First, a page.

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Kina Poon on Thursday, Oct 04, 2012
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There's much to anticipate about tomorrow's premiere of Justin Peck's Year of the Rabbit: It's the New York City Ballet corps member's first work for the company on its home stage at the Koch Theater. Indie-pop darling Sufjan Stevens composed its score (with the arrangement by Michael Atkinson). And the works sharing the program are hits that premiered earlier this year—Christopher Wheeldon's infectious Les Carillions and Benjamin Millepied's oddball romance Two Hearts—clearly marking Peck, who turned 25 this month, as the presumptive next big name choreographer to come out of NYCB. (We profiled him as an emerging dancemaker in our April 2011 issue here.)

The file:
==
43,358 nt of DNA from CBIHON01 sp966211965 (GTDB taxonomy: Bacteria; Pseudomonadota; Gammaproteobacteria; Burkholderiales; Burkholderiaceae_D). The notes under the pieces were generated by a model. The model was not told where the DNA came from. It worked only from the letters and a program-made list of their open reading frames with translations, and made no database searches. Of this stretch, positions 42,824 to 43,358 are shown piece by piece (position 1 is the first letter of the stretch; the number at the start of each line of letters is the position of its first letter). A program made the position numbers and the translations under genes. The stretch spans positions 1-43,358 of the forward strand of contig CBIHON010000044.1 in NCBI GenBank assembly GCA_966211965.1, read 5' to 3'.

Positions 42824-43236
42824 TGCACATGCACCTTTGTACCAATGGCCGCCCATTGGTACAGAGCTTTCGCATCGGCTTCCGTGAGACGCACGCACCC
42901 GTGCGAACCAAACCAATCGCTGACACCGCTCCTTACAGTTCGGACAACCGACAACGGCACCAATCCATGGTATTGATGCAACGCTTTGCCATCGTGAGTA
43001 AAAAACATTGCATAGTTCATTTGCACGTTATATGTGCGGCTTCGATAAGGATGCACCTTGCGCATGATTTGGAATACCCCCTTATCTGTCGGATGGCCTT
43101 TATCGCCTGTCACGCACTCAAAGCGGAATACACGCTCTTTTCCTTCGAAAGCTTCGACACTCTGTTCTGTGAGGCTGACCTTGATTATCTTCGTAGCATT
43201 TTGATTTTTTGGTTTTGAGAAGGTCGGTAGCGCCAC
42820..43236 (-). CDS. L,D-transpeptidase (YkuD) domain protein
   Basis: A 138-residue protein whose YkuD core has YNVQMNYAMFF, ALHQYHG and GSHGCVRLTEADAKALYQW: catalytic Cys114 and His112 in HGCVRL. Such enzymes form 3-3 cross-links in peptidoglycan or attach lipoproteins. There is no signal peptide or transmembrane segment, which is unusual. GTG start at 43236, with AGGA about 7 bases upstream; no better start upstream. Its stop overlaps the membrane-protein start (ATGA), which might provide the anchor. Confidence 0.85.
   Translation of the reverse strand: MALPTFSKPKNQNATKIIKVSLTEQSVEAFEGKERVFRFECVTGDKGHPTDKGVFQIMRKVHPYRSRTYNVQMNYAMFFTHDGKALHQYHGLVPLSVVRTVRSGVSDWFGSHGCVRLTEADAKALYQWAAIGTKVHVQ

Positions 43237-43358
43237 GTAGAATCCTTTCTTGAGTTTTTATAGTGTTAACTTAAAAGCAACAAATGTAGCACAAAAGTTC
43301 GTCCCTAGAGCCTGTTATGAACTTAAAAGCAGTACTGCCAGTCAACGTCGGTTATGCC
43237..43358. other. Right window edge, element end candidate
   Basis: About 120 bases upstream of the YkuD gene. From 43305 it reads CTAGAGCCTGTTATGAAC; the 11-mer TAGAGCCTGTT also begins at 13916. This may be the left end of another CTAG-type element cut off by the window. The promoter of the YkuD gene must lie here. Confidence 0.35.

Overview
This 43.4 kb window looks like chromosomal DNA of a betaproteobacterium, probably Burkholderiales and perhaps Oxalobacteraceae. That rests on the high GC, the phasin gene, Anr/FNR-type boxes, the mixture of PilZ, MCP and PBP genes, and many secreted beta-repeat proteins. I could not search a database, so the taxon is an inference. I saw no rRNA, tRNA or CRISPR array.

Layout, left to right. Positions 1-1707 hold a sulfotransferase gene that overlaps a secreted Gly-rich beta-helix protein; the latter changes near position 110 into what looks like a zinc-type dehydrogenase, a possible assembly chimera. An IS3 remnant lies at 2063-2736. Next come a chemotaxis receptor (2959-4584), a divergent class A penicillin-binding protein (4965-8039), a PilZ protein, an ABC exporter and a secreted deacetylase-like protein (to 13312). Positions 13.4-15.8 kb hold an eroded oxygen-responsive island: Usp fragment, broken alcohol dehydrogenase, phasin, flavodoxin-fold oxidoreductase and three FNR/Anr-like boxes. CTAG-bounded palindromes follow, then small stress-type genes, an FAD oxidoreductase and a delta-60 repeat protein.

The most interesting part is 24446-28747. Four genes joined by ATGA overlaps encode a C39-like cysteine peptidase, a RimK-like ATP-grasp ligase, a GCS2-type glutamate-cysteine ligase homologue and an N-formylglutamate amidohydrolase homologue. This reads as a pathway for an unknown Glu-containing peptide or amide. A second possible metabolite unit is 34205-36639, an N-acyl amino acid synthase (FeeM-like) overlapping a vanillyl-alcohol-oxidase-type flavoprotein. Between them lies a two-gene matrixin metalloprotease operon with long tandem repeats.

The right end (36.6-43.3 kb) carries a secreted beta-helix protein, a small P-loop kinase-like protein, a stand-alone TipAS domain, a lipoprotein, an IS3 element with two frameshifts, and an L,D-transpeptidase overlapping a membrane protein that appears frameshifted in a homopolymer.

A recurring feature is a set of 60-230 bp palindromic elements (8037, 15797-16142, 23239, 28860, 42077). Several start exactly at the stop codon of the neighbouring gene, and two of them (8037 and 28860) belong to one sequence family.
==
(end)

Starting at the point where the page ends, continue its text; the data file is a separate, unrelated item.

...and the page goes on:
About his choreographic process for Rabbit, we found this terrific Q&A in Dance Tabs, conducted by Marina Harss last August, especially illuminating. In the studio, Peck is extremely prepared and conscientious—"An architect doesn’t just go out and start nailing two-by-fours together randomly. I like to have a blueprint and build up from that."—and hints that while the two principal couples will be Ashley Bouder and Craig Hall, and Robert Fairchild and Teresa Reichlen (Janie Taylor and Joaquin de Luz are also listed as principals on the cast sheet), he's aiming for a sense of community and equality across all the dancers. We're especially intrigued to see if his thoughts on the pas de deux come to fruition onstage: "I’m interested in exploring an equal relationship between the man and the woman, and not so much in the man displaying the woman. I want to get away from that a little bit. I’m more interested in creating a more fluid relationship between the two dancers, and a more effortless look." The Guggenheim's Works & Process series also hosted Peck and Stevens in a lec/dem, which can be viewed here.